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What Part Of The Brain Do Drugs Affect

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The Dangers Of Stimulants To A Users Brain

How do drugs affect the brain? – Sara Garofalo

Stimulants interact with the brains dopamine receptors.

Although stimulants will cause a person to have increased heart rates which can result in cardiac arrest or stroke, the main impact stimulants have on a person is the damage they can cause to their brain. Prolonged use of stimulants can cause permanent brain damage and every time a person abuses a stimulant drug, they are messing up the chemical makeup of their brain.

Since stimulants mainly impact the pleasure system in a persons brain, if a person continues to take stimulants their brain will continue to have large increases in its dopamine levels and then large depletions of it. Over time, a persons brain may no longer be able to create the natural amounts of dopamine needed if a person keeps on altering their dopamine levels from taking a stimulant drug. This can result in a person feeling depressed, having anxiety or having a hard time enjoying pleasurable activities again, even after they quit using the stimulant.

A Note On The Term Narcotics

The term narcotic originally referred medically to any psychoactive compound with sleep-inducing properties. In the United States, it has since become associated with opioids, commonly morphine and heroin and their derivatives. The term is, today, imprecisely defined and typically has negative connotations. When used in a legal context in the United States, the term narcotic drug refers to a substance that is completely prohibited, or one, such as codeine or morphine, that is used in violation of governmental regulation. From a medical standpoint, it is no longer a useful term.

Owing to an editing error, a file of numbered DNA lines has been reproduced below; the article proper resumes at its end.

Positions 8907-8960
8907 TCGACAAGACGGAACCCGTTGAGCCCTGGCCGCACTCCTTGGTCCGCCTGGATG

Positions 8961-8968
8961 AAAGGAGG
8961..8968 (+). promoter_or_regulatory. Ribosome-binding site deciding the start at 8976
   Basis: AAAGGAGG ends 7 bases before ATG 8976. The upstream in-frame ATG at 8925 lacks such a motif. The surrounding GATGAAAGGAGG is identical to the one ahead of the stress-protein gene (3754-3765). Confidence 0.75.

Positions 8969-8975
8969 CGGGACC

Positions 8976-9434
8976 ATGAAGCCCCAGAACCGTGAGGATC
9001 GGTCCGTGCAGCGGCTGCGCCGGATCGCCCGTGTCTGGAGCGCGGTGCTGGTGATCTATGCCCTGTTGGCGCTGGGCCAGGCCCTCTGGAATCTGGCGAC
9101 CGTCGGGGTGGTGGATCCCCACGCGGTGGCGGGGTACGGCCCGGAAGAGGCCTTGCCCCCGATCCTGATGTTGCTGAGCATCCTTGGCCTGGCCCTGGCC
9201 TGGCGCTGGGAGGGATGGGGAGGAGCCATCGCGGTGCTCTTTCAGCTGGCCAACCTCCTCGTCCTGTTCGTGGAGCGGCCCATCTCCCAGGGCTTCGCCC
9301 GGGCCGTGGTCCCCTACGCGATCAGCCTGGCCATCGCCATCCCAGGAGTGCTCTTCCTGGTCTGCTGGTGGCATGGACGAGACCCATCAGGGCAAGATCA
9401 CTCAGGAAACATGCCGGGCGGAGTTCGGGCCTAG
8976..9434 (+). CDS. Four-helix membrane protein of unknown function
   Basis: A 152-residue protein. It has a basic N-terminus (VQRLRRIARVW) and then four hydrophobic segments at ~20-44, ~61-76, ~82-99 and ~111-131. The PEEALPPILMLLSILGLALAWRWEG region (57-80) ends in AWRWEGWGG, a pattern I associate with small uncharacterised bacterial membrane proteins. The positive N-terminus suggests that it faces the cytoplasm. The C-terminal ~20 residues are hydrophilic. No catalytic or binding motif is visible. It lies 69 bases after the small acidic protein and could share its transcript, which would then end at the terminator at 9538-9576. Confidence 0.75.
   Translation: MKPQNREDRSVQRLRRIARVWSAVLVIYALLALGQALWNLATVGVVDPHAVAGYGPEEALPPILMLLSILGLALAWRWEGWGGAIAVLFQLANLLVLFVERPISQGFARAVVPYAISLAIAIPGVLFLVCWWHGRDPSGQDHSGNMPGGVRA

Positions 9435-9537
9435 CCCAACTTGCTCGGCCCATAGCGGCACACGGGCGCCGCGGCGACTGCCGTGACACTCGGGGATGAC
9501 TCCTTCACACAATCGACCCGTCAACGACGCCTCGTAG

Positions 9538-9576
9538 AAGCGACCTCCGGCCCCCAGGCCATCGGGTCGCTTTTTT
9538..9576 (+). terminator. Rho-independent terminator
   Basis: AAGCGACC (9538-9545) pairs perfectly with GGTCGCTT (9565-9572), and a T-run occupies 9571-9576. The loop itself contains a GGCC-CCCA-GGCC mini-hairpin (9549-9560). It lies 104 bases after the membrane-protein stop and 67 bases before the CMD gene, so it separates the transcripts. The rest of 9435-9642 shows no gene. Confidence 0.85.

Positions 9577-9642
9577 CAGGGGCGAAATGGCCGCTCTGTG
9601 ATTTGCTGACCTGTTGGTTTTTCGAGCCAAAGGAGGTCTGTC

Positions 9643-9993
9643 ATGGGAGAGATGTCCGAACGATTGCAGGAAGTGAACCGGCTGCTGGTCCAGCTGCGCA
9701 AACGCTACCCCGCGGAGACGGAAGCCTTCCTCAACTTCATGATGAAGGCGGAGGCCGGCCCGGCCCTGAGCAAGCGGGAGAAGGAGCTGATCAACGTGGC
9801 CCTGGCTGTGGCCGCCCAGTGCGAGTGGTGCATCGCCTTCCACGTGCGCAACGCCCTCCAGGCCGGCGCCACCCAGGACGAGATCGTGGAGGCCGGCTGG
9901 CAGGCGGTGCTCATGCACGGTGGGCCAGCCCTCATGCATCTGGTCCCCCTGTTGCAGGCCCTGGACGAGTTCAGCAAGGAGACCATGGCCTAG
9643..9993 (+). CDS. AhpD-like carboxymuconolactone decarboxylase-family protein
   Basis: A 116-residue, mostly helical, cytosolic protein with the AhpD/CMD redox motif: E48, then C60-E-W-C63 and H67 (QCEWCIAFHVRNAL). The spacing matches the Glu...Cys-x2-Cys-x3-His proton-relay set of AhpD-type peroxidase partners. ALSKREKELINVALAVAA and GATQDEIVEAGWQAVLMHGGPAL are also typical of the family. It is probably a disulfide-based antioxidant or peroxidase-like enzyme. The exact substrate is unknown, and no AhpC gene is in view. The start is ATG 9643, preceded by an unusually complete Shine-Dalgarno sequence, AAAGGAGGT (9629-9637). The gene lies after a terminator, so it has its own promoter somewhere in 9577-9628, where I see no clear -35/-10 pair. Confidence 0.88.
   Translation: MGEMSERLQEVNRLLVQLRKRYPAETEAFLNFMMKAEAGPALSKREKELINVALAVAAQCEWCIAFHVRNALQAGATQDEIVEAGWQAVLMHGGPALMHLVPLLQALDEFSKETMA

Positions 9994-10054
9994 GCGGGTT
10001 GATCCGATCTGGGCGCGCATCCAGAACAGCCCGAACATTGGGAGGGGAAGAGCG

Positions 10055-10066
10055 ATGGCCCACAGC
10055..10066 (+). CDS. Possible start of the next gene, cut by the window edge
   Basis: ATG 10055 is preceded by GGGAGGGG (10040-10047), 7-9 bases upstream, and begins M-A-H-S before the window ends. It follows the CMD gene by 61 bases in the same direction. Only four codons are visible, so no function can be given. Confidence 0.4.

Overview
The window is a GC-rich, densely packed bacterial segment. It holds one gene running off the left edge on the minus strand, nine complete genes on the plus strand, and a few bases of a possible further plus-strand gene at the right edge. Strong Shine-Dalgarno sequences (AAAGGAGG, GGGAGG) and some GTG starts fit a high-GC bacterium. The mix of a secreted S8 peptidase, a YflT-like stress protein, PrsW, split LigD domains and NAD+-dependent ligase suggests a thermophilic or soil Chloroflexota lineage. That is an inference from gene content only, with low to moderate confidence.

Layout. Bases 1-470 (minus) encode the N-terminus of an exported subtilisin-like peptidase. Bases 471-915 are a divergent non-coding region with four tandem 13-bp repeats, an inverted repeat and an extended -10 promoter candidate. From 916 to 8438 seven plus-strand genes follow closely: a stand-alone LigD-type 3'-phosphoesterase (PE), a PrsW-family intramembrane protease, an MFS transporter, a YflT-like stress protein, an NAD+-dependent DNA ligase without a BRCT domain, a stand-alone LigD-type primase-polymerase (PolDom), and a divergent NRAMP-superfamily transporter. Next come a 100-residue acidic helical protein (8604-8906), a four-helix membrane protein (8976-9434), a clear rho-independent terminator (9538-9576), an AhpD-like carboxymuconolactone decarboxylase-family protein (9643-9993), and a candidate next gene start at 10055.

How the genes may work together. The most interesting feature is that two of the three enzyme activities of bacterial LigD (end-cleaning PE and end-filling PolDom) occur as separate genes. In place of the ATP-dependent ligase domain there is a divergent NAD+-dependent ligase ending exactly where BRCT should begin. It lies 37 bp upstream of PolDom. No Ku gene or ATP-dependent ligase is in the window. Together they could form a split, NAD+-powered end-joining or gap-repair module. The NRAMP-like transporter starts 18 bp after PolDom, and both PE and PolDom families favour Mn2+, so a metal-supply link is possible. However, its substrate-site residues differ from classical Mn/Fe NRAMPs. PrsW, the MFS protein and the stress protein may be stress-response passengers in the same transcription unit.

Drug Effects: The Brain The Body And The Mind

Many drugs have serious negative effects on those who abuse them. From all the way to effecting the mind, the body, and brain. People are doing drugs because they think it is fun thing to do and they are doing them because they cannot stop.Drugs Effects: The Brain, the Body, and the MindDrug abuse has risen over the years and it still continues to do so. The brain is the common human body part that gets most of the effect from the drugs the mind tends to make people hallucinate, that comes into

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How Drugs Affect The Brain And Central Nervous System

Mind-altering drugs may slow down or speed up the central nervous system and autonomic functions necessary for living, such as blood pressure, respiration, heart rate, and body temperature. Levels of some of the brains chemical messengers, or neurotransmitters, are also impacted by drug abuse, including:

Dopamine:This neurotransmitter regulates moods, enhances pleasure, and is involved with movement, reward and reinforcing behaviors, motivation, and attention.Serotonin:This neurotransmitter is responsible for stabilizing moods and regulating emotions.

Gamma-aminobutyric acid :GABA acts as a natural tranquilizer, mitigating the stress response and lowering anxiety levels as well as slowing down functions of the central nervous system.